God's Outrageous Universe
Faith and Science
There have been several times in my life when I have felt the need or call to publicly declare my faith in the God of the Bible and my Lord and Savior Jesus Christ. God's Outrageous Universe is one of those times.
Why Faith and Science? God has blessed my life with the opportunity to work with some of the great scientists of our times. He created in me an interest and ability to think about atoms and molecules (Ph.D. in Chemistry) and then the physical, life and geosciences. God provided the opportunity for me to know and work as a young investigator, with people who had literally changed the world by synthesizing and identifying 12 trans-uranium elements on the periodic table. The Lord led me into education outreach and provided a career with opportunity to be part of national and state science education reforms and to enjoy knowing and working with hundreds of truly dedicated scientists, engineers and educators and especially many K-12 teachers. Finally God provided good health, resources, time and renewal of the Spirit to more fully serve Him in retirement.
To my wife Shari, whom I met at Valparaiso University 44 years ago and who has supported, encouraged and at times corrected my walk with God.
To my children and now two grandchildren who have been a blessing from God.
To all of my friends and associates, I thank you for your inspiration and encouragement.
To God Be the Glory
Child of God
Roland (Rollie) J. Otto retired as scientist and educator from the Lawrence Berkeley National Laboratory where he was Head of the Center for Science and Engineering Education (1988 – 2006). He was the Executive Director of the University of California statewide teacher professional development program – the California Science Project (1995-1998) and Assistant Director of the Lawrence Hall of Science at the University of California, Berkeley (1986-1988). He held a variety of research and management positions at Berkeley Lab, including Staff Scientist and Assistant Division Head of the Energy and Environment Division.
While at Berkeley Lab, he developed and managed programs that included, K-12 science education partnerships with local school districts, summer internships for high school and undergraduate students and for college faculty; a model research partnership with minority-serving institutions; and he established a summer research internship program for secondary science and math teachers that became a national “teacher as scientist” program supported by the Department of Energy. Dr. Otto has been the PI and Co-PI on multiple Department of Energy, NSF and State Funded grants totaling over $30M during his career.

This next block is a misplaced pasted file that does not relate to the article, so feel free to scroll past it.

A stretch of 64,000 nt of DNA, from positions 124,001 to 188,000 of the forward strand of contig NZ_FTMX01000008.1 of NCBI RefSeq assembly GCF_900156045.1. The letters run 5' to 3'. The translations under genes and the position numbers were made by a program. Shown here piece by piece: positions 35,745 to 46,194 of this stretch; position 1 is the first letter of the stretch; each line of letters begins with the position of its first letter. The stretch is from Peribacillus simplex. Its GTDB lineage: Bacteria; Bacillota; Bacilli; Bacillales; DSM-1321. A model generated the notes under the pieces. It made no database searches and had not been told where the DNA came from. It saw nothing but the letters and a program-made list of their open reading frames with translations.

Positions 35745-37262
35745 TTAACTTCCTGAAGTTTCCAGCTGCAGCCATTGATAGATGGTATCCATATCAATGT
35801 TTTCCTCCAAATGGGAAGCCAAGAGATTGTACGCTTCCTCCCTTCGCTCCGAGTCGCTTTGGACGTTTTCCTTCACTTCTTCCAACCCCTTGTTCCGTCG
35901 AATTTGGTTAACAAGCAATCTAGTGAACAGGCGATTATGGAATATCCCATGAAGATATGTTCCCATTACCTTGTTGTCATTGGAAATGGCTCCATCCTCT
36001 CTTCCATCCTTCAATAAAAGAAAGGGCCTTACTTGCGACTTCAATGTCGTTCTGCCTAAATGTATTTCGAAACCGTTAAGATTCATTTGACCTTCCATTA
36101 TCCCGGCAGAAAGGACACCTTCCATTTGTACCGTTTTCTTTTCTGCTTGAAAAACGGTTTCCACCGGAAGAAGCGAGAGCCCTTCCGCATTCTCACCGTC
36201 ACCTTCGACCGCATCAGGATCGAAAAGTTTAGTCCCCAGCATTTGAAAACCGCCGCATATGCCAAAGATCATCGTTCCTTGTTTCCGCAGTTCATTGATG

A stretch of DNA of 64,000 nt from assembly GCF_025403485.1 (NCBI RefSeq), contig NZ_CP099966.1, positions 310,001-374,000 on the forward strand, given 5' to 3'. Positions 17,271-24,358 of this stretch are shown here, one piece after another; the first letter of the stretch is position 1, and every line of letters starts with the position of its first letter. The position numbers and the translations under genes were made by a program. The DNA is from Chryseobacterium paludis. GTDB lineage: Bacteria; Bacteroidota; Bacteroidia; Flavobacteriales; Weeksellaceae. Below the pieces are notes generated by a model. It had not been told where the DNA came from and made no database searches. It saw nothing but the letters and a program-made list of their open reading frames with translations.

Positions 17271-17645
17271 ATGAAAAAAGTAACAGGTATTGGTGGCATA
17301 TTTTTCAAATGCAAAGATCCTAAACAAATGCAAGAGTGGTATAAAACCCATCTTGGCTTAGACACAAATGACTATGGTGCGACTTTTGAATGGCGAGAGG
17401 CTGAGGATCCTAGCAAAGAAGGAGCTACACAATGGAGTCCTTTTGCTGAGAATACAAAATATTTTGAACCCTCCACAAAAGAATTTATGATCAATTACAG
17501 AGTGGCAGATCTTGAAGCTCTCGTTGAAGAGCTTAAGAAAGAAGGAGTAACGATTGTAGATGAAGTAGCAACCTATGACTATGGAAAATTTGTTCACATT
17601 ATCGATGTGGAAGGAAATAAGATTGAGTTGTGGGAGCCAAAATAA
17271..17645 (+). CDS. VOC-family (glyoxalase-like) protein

Dr. Otto was a member of the Science Subject Matter Committee, California Commission for Teacher Credentialing (2001-2002) establishing subject matter content standards for science teachers. He was a consultant to the Academic Standards Committee for drafting California’s science standards for K–12 public schools, was principal writer and advisor for the California Science Framework Committee (1999–2001), was consultant and editor for the Science Framework for California Public Schools, and chaired the Content Review Panel for California’s Science Instructional Materials Adoption Process (1999). He recently served on a National Academy of Engineering panel to review and report on K-12 engineering education in the U.S. (2007-2009).
Dr. Otto has a Ph.D. in nuclear/physical chemistry from Purdue University, and a B.S. in chemistry from Valparaiso University. He did his postgraduate work at Berkeley Lab with Nobelist Glenn T. Seaborg which began a close working relationship for the next 25 years. He has published research in the field of heavy ion nuclear reactions. After retirement he continued working on education outreach with the Berkeley Center for Cosmological Physics established by Professor George Smoot who shared the 2006 Nobel Prize in Physics for his work in cosmology.
The Avanced Light Source at the Lawrence Berkeley National Laboratory
Chapel of Resurrection at Valparaiso University
Rollie making liquid nitrogen ice cream at for HS students in the Physics in and Through Cosmology Workshop